Star Tracks at the Great Basin National Park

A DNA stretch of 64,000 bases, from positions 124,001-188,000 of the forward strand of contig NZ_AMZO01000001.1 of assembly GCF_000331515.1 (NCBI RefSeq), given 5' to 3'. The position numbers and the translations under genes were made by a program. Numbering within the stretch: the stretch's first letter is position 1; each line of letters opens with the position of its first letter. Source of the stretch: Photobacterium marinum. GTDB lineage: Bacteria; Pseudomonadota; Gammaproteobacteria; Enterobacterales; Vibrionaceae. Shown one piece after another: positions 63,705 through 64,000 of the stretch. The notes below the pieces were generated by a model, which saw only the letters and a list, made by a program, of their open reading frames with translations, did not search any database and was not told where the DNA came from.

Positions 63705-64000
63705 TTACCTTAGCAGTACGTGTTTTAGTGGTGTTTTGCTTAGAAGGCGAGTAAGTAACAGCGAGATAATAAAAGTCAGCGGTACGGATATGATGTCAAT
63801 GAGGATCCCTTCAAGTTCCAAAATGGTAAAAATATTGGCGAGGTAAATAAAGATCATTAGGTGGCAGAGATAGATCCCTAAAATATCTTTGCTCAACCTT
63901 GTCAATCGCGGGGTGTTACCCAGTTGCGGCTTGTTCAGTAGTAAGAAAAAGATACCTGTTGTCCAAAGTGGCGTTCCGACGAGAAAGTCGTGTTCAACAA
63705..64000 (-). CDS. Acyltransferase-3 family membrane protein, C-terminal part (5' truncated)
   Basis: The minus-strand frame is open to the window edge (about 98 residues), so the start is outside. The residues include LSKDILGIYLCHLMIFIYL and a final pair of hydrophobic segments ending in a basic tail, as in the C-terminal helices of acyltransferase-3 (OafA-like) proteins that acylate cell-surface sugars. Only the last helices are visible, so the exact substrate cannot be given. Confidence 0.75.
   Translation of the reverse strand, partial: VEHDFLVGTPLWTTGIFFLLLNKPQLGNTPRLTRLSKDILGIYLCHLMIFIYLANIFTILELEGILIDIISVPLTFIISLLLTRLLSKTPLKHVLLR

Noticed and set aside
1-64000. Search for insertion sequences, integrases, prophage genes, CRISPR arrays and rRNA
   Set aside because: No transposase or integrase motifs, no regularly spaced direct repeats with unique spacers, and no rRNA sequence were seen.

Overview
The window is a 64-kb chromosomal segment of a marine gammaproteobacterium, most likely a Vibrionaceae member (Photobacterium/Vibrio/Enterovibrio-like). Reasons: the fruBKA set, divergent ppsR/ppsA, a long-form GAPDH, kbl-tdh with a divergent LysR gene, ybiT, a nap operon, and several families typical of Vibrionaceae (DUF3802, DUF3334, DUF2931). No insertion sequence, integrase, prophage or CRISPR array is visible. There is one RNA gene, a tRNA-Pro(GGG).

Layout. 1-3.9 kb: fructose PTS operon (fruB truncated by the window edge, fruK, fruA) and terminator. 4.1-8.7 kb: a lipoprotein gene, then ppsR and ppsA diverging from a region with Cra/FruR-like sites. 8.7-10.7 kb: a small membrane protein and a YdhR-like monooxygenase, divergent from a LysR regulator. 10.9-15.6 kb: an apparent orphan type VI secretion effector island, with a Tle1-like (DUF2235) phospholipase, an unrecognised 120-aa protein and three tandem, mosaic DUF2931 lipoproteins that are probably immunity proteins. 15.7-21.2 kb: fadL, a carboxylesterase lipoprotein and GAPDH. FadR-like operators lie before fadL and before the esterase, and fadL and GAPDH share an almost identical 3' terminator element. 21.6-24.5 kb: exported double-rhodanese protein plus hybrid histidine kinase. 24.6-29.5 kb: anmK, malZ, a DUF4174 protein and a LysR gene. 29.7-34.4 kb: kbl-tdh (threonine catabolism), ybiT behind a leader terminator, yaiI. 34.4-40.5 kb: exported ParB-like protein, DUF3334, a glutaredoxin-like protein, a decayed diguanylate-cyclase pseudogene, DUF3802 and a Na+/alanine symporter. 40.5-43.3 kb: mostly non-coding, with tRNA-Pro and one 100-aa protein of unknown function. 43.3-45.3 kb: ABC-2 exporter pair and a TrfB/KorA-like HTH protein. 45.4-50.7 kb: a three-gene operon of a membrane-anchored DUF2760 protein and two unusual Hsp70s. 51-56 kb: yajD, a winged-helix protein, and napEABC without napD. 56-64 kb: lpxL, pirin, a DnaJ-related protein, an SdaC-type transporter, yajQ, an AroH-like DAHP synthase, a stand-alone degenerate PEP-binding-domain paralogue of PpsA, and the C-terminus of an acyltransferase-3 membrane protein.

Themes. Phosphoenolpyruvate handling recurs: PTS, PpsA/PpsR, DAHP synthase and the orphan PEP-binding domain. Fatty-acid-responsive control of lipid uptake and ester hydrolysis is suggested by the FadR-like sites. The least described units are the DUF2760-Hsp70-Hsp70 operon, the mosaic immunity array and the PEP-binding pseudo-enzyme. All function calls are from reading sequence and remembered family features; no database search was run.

The Great Basin National Park is a designated “Dark Sky” destination, meaning it is an excellent place to photograph the stars when the moon is down. Janet and I visited the Park recently, and I was out to see if I could take advantage of the opportunity. I was not disappointed. I left our comfortable room at midnight, and spent the next 5 hours happily photographing the brilliant stars. Star wheels are made by positioning the camera with the North Star (Polaris) in a good location in the frame, opening the shutter for a long period (usually 45 minutes or more) and taking a nap while the camera works on your behalf. In the first photograph of this post, I positioned an old wooden fence post, complete with rusty barbed wire, to point directly to the North Star, with other stars wheeling around the pivot of Polaris. I like the way the post connects the earth and sky. The low lights in the distance are from the town of Baker, Nevada, many miles away. In the second photograph, I positioned the camera very low next to an old, rusty car frame situated alongside the road leading to the Visitor Center of the Great Basin National Park. The car makes a nice contrast to the stars above. It reminds me of the temporary nature of human endeavor and the permanence of the heavens.

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